It is common for people to drop grocery products into their trolleys out of habit, without arming themselves with the information required to determine if their choice was the best one for their body, or just for their taste buds! So many of us grocery shop blindly and wonder why our health is compromised. Supermarkets are clever little manipulators. They structure their products to influence your “choices”. Manufacturers pay for shelf positioning, so those who pay the most get their products placed in the most convenient line of sight for consumers … eye level. The healthier more nourishing and nutritious choices are usually harder to find, and if you aren’t specifically looking for them, they would be easy to miss. And don’t get me started on how they strategically place chocolates and chips at the checkouts to tempt you and your children whilst you are waiting in line! So how do you make healthier shopping choices? Here are some basics to guide you.
- Get into the habit of comparing items and identify healthier options (see below).
- Read & understand the nutritional panel. The lowest calories are not always the healthiest options. Check out this video https://www.youtube.com/watch?v=KMGUmcveQeg
- Examine the ingredients list. The order of ingredient represents its amount in the product, i.e. if sugar is listed as the first ingredient, then sugar is the main ingredient in the product. This would be a good reason for returning that item back to the shelf! Look for products that contain healthier ingredients and stay away from those E numbers as much as possible. (There are great apps for your phones that help you identify those confusing E numbers so this is something I recommend).
- Allow more time on your first few shops to study the products.
- Avoid grocery shopping when you are hungry. You will tend to make less healthier choices.
- Compare 100g not per serve. Comparing one product with a 50g serving to another with a 35g serve can be easily misleading.
- Total energy is important but low HI (Human Intervention) is the most significant factor (meaning the product will be more nutrient rich). Wean yourself off all the processed gunk that is clogging up your body and preventing it from performing at its best. Low energy ≠ healthiest as stated earlier. Use the ingredients list to help you determine this. It is more informative than the nutritional panel.
- Don’t focus too much on protein or total carbohydrates at first. Gradually work these in later when you are more comfortable with everything else.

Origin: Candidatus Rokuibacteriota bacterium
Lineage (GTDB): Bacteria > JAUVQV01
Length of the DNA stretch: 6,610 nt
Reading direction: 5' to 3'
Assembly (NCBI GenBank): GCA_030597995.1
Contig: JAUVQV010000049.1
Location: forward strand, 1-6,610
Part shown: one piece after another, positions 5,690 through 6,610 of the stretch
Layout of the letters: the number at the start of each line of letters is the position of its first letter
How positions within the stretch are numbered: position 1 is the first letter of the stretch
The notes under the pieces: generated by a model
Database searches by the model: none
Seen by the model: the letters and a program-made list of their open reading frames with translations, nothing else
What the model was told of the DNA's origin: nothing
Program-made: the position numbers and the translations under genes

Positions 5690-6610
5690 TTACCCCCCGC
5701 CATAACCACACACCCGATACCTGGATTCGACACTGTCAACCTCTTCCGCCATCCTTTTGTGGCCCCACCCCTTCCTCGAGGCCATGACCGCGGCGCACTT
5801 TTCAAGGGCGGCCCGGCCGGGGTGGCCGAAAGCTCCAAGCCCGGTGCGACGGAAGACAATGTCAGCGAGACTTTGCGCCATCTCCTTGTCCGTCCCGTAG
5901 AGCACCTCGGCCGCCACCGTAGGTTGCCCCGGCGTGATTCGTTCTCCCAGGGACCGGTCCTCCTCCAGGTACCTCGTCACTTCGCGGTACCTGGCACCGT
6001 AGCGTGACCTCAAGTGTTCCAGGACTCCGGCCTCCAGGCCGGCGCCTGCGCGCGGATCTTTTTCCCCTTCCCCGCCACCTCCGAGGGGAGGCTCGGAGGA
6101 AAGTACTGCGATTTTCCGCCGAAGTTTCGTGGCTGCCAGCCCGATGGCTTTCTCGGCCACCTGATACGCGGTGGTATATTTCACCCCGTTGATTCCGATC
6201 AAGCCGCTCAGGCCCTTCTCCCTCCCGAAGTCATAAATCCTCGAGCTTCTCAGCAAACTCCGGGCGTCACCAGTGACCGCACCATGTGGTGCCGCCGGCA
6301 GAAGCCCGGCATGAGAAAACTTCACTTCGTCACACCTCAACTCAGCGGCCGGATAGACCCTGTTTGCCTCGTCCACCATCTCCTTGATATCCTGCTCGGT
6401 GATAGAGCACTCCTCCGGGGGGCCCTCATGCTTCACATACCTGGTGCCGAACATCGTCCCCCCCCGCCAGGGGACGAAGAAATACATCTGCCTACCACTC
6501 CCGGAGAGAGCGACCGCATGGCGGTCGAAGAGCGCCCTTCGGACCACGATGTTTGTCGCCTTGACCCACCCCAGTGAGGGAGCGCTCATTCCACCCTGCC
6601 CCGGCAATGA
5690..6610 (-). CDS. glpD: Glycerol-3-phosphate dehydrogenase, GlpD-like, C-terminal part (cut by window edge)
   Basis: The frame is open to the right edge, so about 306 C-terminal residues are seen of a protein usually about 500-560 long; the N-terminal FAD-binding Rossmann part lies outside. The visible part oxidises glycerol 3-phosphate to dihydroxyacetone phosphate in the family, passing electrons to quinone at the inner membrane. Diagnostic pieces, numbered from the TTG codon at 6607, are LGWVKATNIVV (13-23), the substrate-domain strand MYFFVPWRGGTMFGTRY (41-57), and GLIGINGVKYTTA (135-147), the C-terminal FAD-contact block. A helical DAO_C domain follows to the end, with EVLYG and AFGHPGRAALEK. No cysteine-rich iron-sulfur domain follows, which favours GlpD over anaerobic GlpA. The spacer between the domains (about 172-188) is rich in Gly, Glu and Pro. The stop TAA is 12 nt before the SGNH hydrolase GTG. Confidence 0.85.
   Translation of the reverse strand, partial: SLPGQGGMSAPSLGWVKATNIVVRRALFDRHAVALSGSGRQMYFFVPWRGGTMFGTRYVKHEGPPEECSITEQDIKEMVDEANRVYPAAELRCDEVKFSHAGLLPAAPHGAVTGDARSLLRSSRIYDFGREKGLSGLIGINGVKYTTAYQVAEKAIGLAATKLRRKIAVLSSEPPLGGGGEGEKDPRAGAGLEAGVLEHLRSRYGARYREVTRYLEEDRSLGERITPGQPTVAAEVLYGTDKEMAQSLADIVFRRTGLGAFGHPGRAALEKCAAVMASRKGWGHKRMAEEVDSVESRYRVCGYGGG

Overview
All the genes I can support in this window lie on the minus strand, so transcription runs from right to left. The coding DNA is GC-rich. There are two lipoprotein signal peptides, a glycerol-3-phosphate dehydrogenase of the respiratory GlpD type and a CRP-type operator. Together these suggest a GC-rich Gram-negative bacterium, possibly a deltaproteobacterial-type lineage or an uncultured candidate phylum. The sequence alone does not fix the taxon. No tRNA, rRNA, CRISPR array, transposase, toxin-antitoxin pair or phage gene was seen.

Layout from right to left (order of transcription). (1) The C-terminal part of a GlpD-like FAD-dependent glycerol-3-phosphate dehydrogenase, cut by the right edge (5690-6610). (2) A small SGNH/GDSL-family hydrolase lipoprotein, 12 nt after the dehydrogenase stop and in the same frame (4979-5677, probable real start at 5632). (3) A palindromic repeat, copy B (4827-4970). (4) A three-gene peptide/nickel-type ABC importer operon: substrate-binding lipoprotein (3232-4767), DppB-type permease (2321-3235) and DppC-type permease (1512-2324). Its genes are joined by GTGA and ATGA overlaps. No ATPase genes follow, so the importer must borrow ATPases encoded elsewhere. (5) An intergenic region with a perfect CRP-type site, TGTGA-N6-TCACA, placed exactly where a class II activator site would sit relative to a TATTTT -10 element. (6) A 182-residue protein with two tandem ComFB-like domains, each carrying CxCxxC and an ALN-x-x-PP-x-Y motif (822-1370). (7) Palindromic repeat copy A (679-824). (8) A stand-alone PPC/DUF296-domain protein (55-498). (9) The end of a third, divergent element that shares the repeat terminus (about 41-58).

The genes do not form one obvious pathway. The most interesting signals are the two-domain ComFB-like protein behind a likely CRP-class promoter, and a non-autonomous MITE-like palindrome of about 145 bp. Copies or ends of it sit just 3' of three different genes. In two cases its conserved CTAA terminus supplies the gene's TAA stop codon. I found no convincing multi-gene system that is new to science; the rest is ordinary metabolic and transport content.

- If plant origin – then ↑ fibre. It is recommended that we have 30-40g per day but this is thought by some dietitians as being too low. Our ancestors were having up to ten times that amount!
- ↓ sugar (but also be mindful of artificial sweeteners which can have their own negative effects on health).
- ↓ salt. Sodium is necessary. It is an electrolyte and essential for electrical activity through the body (such as muscle contraction, including the heart). But so many processed foods are swimming in the stuff. The American Heart Association recommends that adults stay under 1,500mg per day and never take in more than 2,300mg per day. To put this into perspective, 1/4 teaspoon of sea salt contains 562mg sodium.
I would like to finish by asking you to ponder the following statement: “The absence of conclusive data demonstrating harmful side effects does NOT mean the product is safe!” As we are still learning about the long term effects of certain food products in our daily diet, proceed with caution and attempt to eat as close to nature as possible. No diet is best for every single person on the planet. Whether you are a paleo, vegetarian, vegan…eat according to what suits YOUR body best and make adjustments accordingly. Tribes throughout history have flourished on very different diets so to think one is the absolute best for all is just ludicrous. The one constant similarity is that they have all eaten from nature. I hope you take the time deserved to involve yourself in healthier grocery shopping. Your body needs you to pay attention. Remember that the absence of disease is not health, so don’t wait for symptoms of illness before you change your behaviour. Prevention is better than cure and we are supposed to be adults who act responsibly … but are we? Your children are learning from you. Do not “bless” them with a shorter lifespan riddled with disease, because that is the current reality due to increasing sedentary lifestyle and the landscape of food that they have grown up eating. Only YOU can change this! Take back control and reap the benefits.